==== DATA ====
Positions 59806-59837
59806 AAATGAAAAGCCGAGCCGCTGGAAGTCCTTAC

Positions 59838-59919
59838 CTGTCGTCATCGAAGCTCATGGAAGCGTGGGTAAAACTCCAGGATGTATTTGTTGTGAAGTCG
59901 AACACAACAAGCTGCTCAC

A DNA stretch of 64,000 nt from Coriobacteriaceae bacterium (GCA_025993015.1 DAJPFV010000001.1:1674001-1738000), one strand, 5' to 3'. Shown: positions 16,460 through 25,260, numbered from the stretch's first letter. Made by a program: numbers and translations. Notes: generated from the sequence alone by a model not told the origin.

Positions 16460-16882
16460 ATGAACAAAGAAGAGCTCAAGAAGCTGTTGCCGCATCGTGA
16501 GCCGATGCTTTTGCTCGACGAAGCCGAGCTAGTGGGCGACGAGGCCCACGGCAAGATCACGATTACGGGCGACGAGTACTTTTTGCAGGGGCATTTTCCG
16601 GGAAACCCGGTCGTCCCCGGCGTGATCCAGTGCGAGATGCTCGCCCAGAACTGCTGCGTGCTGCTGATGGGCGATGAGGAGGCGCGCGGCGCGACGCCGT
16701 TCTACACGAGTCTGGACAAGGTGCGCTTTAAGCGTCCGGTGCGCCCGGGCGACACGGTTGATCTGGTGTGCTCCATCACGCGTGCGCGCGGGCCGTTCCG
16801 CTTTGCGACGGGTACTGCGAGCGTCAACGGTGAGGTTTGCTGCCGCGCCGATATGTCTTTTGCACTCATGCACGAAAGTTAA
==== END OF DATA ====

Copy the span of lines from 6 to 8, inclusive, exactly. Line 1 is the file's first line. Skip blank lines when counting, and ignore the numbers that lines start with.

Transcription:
A DNA stretch of 64,000 nt from Coriobacteriaceae bacterium (GCA_025993015.1 DAJPFV010000001.1:1674001-1738000), one strand, 5' to 3'. Shown: positions 16,460 through 25,260, numbered from the stretch's first letter. Made by a program: numbers and translations. Notes: generated from the sequence alone by a model not told the origin.

Positions 16460-16882
16460 ATGAACAAAGAAGAGCTCAAGAAGCTGTTGCCGCATCGTGA